Intangible Waves Help
The easiest waves to think about are the ones we can see and feel. Water waves are the best example. If you sit on a beach where swells are rolling in, you can feel their force and rhythm. Prehistoric humans no doubt spent hours staring at the waves on lakes and oceans, wondering where they came from, why they were sometimes big and sometimes small, why they were sometimes smooth and other times choppy, why they sometimes came from the west and other times came from the north, and why they sometimes moved with the wind and other times moved against the wind.
Imagine a child, 100,000 years ago, dropping a pebble into a pond or watching a fish jump and noticing that the ripples emanating from the disturbance were just like ocean swells, except smaller. This must have been a revelation, but it was nothing compared to the discoveries scientists would later make with the help of instruments, mathematics, and a fascination with the intangible.
Think about the electromagnetic (EM) fields generated by wireless broadcasting. In the journal of cosmic history, these waves have existed in our corner of the universe for only a short while. Our galaxy is ancient, but television programs have been airing for less than 2 × 10 −8 of its life.
Television waves don’t arise directly out of nature. They are manufactured by specialized equipment invented by a particular species of living thing on the third planet in orbit around a medium-small star. Perhaps such waves are generated by other species who live on other planets in orbit around other stars. If so, we haven’t heard any of their signals yet.
Some scientists think gravitational waves exist and that the fabric of space is swarming with them, just as the sea is filled with swells and chop. There’s a theory to the effect that the evolution of the known universe is a single cycle in an oscillating system, a wave with a period unimaginably long.
How many people walk around thinking they are submicroscopic specks on a particle in an expanding and collapsing bubble in the laboratory of the heavens? Not many, but even to them, gravitational waves, assuming that they exist, are impossible to see with our eyes and difficult to envision even with the keenest mind’s eye because gravitational waves are four-dimensional.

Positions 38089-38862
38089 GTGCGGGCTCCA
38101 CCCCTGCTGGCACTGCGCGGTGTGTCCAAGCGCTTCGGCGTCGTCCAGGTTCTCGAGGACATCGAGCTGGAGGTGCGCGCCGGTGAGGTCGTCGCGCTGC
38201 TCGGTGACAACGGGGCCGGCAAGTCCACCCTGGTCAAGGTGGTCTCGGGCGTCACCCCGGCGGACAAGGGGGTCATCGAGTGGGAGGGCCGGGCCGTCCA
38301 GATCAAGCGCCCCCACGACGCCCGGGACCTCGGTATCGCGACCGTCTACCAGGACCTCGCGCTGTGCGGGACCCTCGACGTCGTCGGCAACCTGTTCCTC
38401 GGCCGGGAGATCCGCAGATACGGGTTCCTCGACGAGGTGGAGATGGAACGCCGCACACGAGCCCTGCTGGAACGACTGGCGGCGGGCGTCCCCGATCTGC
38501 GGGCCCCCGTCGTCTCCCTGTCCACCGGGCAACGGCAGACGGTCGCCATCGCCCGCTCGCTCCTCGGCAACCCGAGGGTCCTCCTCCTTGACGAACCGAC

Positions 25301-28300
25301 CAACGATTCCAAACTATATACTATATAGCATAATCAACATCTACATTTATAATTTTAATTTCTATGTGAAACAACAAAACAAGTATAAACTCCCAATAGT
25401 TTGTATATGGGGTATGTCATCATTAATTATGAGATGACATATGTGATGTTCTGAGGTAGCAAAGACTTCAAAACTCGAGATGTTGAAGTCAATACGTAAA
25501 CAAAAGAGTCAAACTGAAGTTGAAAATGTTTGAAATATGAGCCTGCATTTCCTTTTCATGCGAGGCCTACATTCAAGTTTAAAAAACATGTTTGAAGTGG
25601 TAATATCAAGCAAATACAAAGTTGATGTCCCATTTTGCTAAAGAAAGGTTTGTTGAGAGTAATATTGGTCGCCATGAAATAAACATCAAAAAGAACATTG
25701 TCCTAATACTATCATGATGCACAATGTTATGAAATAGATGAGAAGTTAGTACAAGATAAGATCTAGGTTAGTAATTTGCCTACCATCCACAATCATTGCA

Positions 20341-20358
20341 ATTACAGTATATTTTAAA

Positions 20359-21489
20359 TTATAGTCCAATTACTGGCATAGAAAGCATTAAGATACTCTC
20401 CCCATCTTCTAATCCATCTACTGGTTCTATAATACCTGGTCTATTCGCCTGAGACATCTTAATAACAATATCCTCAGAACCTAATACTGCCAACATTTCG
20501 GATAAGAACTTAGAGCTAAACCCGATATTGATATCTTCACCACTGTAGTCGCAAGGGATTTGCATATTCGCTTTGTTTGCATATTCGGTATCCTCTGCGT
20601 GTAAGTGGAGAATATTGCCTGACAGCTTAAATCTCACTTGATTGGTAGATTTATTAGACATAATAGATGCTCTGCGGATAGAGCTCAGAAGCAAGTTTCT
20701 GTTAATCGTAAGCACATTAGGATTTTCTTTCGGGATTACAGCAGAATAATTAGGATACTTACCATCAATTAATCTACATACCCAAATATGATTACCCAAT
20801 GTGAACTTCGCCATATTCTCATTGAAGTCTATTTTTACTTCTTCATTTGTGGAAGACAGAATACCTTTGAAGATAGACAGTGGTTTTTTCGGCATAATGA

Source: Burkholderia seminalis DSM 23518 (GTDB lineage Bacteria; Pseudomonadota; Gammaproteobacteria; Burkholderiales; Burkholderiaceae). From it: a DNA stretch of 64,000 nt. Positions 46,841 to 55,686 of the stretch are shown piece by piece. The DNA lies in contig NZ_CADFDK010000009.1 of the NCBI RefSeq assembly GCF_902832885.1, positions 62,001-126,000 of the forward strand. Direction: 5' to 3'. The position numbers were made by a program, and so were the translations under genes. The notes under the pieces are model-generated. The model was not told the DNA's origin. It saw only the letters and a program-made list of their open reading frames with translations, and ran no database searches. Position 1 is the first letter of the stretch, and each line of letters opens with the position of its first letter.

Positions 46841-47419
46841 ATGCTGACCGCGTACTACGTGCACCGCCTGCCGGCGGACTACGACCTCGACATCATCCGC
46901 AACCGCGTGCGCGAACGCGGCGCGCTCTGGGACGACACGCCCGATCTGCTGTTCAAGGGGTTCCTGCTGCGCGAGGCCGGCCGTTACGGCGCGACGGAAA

Surfers dream of riding perfect waves; engineers strive to synthesize them. For a surfer, a perfect wave might be “tubular,” “glassy,” and part of an “overhead set” in a swell at one of the beaches on the north shore of Oahu in February. In the mind of a communications engineer, a perfect wave is a sinusoid, also called a sine wave .
Even to a person who has never heard of the sine function, a sinusoidal waveform is easy to remember. An acoustic sinusoid makes an unforgettable noise. It focuses sound at a single frequency. A visual sinusoid has an unforgettable appearance. It concentrates light at a single wavelength. A perfect set of ocean waves can give a surfer an unforgettable thrill, and it, too, concentrates a lot of energy at a single wavelength.
A sine wave can be represented by a child swinging an object around and around. As viewed from high above, the path of the object is a circle. As its trajectory is observed edge-on, the object seems to move toward the left, speed up, slow down, reverse, move toward the right, speed up, slow down, reverse, move toward the left again, speed up, slow down, and reverse. The actual motion of the object is circular and constant. Suppose that it takes place at a rate of one revolution per second. Then the object travels through 180° of arc every half second, 90° of arc every quarter second, 45° of arc every 1/8 second, and 1° of arc every 1/360 second. A scientist or engineer will say that the object has an angular speed of 360°/s.
Graphing A Sine Wave
Suppose that you draw a precise graph of the swinging object’s position with respect to time as seen from edge-on. Time is plotted horizontally; the past is toward the left, and the future is toward the right. One complete revolution of the object appears on the graph as a sine wave. Degree values can be assigned along this wave corresponding to the degrees around the circle (Fig. 17-1).
Fig. 17-1 . Graphic representation of a sine wave as circular motion.
Constant rotational motion, such as that of the object on the string, takes place all over the universe. The child whirling the object can’t make the object abruptly slow down and speed up, or instantly stop and change direction, or revolve in steps like a ratchet wheel. However, once that mass is moving, it doesn’t take much energy to keep it going. Uniform circular motion is a theoretical ideal. There’s no better way to whirl an object around and around. A sinusoid is a theoretical ideal, too. There’s no better way to make a wave.
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